Over the past year I have been travelling to Egypt a number of times. Seeing the temples and tombs in Luxor and Aswan, sitting in a felucca crossing the River Nile, riding a hot air balloon over Aswan, exploring the Egyptian Museum in Cairo, seeing the various pyramids in Cairo, I came to realize that the ancient Egyptians were not a secluded society.
On many of the walls in the Habo temple in Luxor, were many wall images of the bull, which is also a very prominent figure in the Indus Valley civilization. Though I’m unable to cipher the hieroglyphs, and most likely my association is out of context, but considering the two civilizations existed around the same time, there must have been some sort of trading relations between them if not a cultural connection. I think this because both civilizations emphasized good craftsmanship. Moreover, when I was in Luxor and in the other temples in Aswan (although the temples there, are post-pharonic) the outer gate of the temples is very similar to the images I have seen of Mohenjo-daro and Harappa which are in Pakistan. Although Mohenjo-daro and Harappa are ancient versions of gated communities with sewerage system, grain storages, residential areas and labour colonies and thus more elaborate than the temples in ancient Egypt.
Luxor temple, Karnak Habo, Ramasseum, which are in Luxor, have labour colonies within the temples, but there are no actual indication of residential uses. The temples have different rooms to worship different deities for performing different sacrifices and to pray for different things, such as food availability, good harvest, good family life and many other things for a good life in the present, as opposed to only focusing on the afterlife which is the most known.
In the Valley of the Kings, I went into the tomb of Tut Ank Amun. I saw his mummified body. He was a child king, only 19 years old when he died. The mummified body was black and bony. It was fascinating to see something this ancient. I kept thinking to myself imagine if this mummy woke up from the dead speaking his ancient language, what stories he would tell and what mysteries would be unraveled. In the Koran it says that the Almighty has left proofs of his wrath for people as a warning to what will happen if they deny his presence and his commands. It is called ibrat. The mummies of the pharonic civilization are one such warning. Instead of worshipping the Almighty, they decided to worship multiple deities. Their King, the Pharoe was believed to be the direct descendent of the God Ra.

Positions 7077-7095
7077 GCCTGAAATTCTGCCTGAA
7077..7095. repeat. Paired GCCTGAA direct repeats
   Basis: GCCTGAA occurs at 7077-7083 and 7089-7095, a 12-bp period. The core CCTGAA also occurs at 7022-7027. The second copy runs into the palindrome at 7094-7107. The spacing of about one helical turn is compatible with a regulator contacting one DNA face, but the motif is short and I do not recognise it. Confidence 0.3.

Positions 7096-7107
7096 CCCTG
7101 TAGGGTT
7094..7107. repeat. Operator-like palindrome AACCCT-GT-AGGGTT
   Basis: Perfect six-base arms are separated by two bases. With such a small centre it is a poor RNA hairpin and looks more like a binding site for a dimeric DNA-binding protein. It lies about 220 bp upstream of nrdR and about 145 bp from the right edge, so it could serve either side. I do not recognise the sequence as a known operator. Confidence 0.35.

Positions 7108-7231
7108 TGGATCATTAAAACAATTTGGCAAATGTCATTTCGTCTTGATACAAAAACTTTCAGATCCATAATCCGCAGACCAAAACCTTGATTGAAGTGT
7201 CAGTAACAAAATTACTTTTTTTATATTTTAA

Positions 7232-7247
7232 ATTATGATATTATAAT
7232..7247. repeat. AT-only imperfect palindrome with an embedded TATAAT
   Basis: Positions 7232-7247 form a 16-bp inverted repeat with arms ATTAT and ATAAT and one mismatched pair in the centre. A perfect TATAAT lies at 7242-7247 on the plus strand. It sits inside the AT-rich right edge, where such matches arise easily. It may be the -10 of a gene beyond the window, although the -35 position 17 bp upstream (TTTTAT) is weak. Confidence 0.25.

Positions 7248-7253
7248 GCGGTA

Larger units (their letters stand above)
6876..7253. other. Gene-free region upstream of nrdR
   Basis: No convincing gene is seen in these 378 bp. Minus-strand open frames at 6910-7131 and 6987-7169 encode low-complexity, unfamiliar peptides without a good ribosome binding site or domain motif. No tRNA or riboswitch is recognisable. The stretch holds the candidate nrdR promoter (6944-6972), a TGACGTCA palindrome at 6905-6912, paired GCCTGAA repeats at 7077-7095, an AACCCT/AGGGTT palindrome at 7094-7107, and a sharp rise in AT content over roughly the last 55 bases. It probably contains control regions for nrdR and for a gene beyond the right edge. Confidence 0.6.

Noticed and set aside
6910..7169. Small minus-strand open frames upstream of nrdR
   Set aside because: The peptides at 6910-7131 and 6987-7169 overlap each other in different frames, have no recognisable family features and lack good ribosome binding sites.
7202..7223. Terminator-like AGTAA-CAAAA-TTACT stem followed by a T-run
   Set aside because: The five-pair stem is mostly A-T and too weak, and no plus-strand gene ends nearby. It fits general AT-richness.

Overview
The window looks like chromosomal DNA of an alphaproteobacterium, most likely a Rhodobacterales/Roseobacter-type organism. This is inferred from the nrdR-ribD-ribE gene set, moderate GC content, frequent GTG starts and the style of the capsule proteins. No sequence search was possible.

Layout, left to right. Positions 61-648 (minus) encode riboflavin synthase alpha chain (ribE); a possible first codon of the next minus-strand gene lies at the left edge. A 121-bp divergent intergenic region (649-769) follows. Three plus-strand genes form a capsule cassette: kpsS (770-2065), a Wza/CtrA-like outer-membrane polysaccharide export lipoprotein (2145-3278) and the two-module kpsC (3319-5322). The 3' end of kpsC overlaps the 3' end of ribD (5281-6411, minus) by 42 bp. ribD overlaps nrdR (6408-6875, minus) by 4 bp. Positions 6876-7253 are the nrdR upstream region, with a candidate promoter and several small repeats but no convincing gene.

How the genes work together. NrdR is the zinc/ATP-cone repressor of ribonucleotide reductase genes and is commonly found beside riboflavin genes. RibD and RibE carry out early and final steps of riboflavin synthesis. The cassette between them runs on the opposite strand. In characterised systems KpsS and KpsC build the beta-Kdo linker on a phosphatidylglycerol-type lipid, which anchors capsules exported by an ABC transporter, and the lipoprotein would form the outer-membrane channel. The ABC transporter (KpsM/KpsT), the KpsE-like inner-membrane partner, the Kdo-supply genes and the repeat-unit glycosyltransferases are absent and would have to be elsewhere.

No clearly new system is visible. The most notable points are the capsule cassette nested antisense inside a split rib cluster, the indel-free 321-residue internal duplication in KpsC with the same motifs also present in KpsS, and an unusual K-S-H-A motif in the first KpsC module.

In the Egyptian Museum there is a separate section for royal mummies. A couple of Ramses, Hatshepshut’s mummy is there also. According to the inscription she was a very fat lady. Unfortunately you can’t take pictures in the museum. They are in a temperature controlled room. The male mummies have bleached hair and manicured nails. The hands and feet were tiny and fragile. When I saw the tiny hands and feet of the mummies I realized why the gold toe and finger caps in the museum were so skinny. They were made to fit the mummies when they woke up in the afterlife. In the Egyptian Museum you get to see how opulent the ancient Egyptians were and the focus on good craftsmanship was almost religious.
On an end note, I read in the in the National Geographics travel guide on Egypt that the tombs and temples were not created by slave labourers. After being to the sites myself, I find it hard to believe it was a slave society because slaves who are constantly beaten up by their owners cannot produce such work through force. The workers, the masons, carpenters, carvers, painters, smiths who produced the stone art, the jewellery, the pillars, the carvings etc were all professional craftsmen who maybe had an aesthetic connection with their work and reverence for the divine.